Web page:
US-capitol-building_2_1.gif SAUL LOEB/AFP/Getty Images Plus
The Senate is likely to strip out the $15 minimum wage from the bill, and then it will have to go back to the House for another vote.

The House passes Biden’s $1.9 trillion American Rescue Plan, including $25 billion in restaurant relief

The COVID-19 relief package — including the $15 minimum wage and restaurant relief — is one step closer to passing and faces a hurdle in the Senate

The U.S. House of Representatives voted to pass President Biden’s $1.9 trillion American Rescue Plan largely on party lines — including $25 billion in relief for small restaurants and the $15 minimum wage hike — in the middle of the night Friday into early Saturday morning.

“With their vote, we’re one step closer to vaccinating the nation, one step closer to putting money in pockets of Americans […] one step closer to millions of Americans feeding their families […] one step closer to getting state and local governments what they need to prevent massive layoffs of frontline workers,” President Biden said in a press conference Saturday morning. “Now the bill moves to the US Senate where I hope we receive quick action.”

The bill, which includes $1,400 relief checks for Americans making under $75,000 and funds for vaccine distribution, among other relief, now faces a significant hurdle as it heads to the Senate, where the Senate parliamentarian ruled Thursday that the controversial $15 minimum wage cannot be included in the relief package because it violates budget reconciliation process rules.

Progressive Democrats expressed dismay over the parliamentarian’s ruling, with Nancy Pelosi saying calling the decision “disappointing” and Sen. Bernie Sanders (I-Vt.) said that he would introduce an amendment to the package on the Senate floor that would "take tax deductions away from large, profitable corporations that don't pay workers at least $15 an hour and provide small businesses with the incentives they need to raise wages,” according to CBS News.

The business community has expressed concern over the prospect of more-than doubling the federal minimum wage, which currently stands at $7.25 per hour, while advocacy groups like the “Fight for $15” applauded the “historic vote” on the relief package bill, which “brings the country one step closer to a $15 minimum wage.”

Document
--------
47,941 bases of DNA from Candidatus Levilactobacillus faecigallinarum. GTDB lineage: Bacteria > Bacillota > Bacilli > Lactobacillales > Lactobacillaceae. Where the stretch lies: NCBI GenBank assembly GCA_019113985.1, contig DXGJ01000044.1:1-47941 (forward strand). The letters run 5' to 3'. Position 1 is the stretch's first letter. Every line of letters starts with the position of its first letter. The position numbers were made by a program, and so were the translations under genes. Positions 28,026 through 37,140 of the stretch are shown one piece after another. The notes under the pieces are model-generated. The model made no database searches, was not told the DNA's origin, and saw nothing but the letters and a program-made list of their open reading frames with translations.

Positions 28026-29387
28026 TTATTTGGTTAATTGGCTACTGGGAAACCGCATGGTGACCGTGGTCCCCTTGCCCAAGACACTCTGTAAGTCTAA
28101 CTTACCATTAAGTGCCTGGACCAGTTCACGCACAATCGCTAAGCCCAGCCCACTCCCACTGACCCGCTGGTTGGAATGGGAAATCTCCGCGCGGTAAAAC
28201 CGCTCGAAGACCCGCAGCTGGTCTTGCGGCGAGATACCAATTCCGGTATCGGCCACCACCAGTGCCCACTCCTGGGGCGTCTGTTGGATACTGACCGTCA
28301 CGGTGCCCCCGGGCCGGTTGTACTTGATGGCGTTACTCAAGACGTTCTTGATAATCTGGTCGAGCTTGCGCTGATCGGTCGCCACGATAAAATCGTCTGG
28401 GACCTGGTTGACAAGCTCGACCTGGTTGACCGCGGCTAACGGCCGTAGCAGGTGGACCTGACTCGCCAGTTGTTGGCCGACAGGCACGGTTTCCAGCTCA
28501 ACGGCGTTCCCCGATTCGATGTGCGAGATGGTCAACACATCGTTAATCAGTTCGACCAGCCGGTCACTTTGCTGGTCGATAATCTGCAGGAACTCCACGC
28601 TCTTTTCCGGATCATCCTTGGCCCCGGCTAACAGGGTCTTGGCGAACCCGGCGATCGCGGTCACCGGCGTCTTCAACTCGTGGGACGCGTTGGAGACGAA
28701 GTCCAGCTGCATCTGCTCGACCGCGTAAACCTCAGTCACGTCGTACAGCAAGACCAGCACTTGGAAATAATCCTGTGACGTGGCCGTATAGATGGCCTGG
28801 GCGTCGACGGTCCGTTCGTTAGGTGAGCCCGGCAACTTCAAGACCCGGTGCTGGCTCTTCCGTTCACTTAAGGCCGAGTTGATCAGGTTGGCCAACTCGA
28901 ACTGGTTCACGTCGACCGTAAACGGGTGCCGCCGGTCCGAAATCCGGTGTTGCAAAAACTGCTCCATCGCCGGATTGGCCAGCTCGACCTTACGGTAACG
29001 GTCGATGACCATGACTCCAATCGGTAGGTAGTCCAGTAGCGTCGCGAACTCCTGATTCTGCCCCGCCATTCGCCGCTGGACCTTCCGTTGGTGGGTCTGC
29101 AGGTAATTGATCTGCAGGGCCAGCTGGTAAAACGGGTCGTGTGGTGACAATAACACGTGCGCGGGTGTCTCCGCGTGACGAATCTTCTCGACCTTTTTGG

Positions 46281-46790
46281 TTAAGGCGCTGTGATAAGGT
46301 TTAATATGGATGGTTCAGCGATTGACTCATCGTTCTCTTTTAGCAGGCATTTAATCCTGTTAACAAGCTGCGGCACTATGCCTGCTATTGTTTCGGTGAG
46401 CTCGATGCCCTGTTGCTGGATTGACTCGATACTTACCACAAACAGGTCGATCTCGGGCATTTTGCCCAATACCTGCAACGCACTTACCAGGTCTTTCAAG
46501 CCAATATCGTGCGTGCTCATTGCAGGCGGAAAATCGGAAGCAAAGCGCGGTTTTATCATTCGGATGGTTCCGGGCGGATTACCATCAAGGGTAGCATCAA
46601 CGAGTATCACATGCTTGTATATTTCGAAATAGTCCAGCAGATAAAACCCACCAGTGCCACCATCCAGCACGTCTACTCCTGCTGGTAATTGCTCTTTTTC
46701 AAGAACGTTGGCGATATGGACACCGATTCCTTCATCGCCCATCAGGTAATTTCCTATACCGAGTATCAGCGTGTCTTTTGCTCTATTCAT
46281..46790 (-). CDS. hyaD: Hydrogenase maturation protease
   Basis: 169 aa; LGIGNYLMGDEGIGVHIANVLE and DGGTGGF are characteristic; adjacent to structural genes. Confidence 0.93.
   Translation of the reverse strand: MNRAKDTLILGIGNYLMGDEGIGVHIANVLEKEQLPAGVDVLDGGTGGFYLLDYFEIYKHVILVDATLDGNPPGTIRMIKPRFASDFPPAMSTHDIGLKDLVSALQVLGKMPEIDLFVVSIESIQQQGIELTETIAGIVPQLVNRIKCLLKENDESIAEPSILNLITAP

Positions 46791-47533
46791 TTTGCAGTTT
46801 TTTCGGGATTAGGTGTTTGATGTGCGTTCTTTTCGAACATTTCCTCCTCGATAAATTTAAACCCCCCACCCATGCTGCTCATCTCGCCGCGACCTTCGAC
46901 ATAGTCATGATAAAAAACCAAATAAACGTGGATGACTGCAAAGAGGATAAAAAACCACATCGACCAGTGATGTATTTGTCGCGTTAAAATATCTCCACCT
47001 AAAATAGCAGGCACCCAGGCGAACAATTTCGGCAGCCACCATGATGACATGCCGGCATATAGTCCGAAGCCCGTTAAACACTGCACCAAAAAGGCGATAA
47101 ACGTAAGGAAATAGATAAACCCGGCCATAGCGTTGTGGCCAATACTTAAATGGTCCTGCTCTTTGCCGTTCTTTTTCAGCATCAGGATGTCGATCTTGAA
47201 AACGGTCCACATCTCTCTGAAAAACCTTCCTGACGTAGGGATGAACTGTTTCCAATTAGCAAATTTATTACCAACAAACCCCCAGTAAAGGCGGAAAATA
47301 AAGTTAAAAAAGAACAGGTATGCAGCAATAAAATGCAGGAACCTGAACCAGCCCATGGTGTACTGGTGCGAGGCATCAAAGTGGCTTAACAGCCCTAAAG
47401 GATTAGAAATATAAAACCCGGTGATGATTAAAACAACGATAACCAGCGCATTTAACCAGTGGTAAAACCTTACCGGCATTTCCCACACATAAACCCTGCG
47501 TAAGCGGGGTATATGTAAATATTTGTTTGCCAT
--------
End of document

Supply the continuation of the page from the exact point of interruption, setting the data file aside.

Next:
The $1.9 trillion American Rescue Plan also includes the Restaurants Revitalization Fund, which would provide $25 billion in relief for small and mid-sized restaurants and based on the original $109 billion RESTAURANTS Act passed by the House last year. The plan would provide up to $5 million in grants for individual restaurants, bars, caterers, breweries and tasting rooms or up to $10 million for restaurant groups. To qualify, restaurants must not be part of an affiliated restaurant group with more than 20 locations. The first three weeks of the grant period would prioritize restaurants owned and operated by women, people of color and veterans. Additionally, one-fifth of the funding is set aside for businesses that grossed less than $500,000 in receipts in 2019.

“With today’s vote, we have finally set the table for a first course of urgently needed aid,” Rep Earl Blumenauer (D-Or.), who penned the original restaurant relief proposal said in a statement Saturday. “As we hopefully return to normal later this year, this legislative lifeline could spell the difference between survival of some of our most cherished local restaurants and losing them forever.”

The American Rescue Plan also includes:

  • An extension of federal unemployment benefits from $300 to $400 per week through the end of September
  • A new $15 billion grant program for struggling small business owners, separate from the existing Paycheck Protection Program, along with a $35 billion investment in local financing programs that provide businesses with low-interest loans.
  • An extension of eviction and foreclosure moratoriums until the end of September, with $5 billion set aside to help tenants struggling to pay rent.
  • Restoration of emergency paid sick leave through the end of September
  • $350 billion in aid for state and local governments
  • $170 billion in aid for K-12 schools and higher education
  • $50 billion for Covid-19 testing
  • 15% increase in SNAP benefits through September
  • $20 billion toward a national vaccine program, in partnership with state and local governments
  • Increasing the Child Tax Credit to $3,000 per child ($3,600 for children under 6) and making it refundable for the year

The Senate is expected to strip out the $15 minimum wage increase from the American Rescue Plan, and then a revised version would have to go back to the House to be voted upon.

Contact Joanna at joanna.fantozzi@informa.com

Find her on Twitter: @JoannaFantozzi

Hide comments

Comments

  • Allowed HTML tags: <em> <strong> <blockquote> <br> <p>

Plain text

  • No HTML tags allowed.
  • Web page addresses and e-mail addresses turn into links automatically.
  • Lines and paragraphs break automatically.
Publish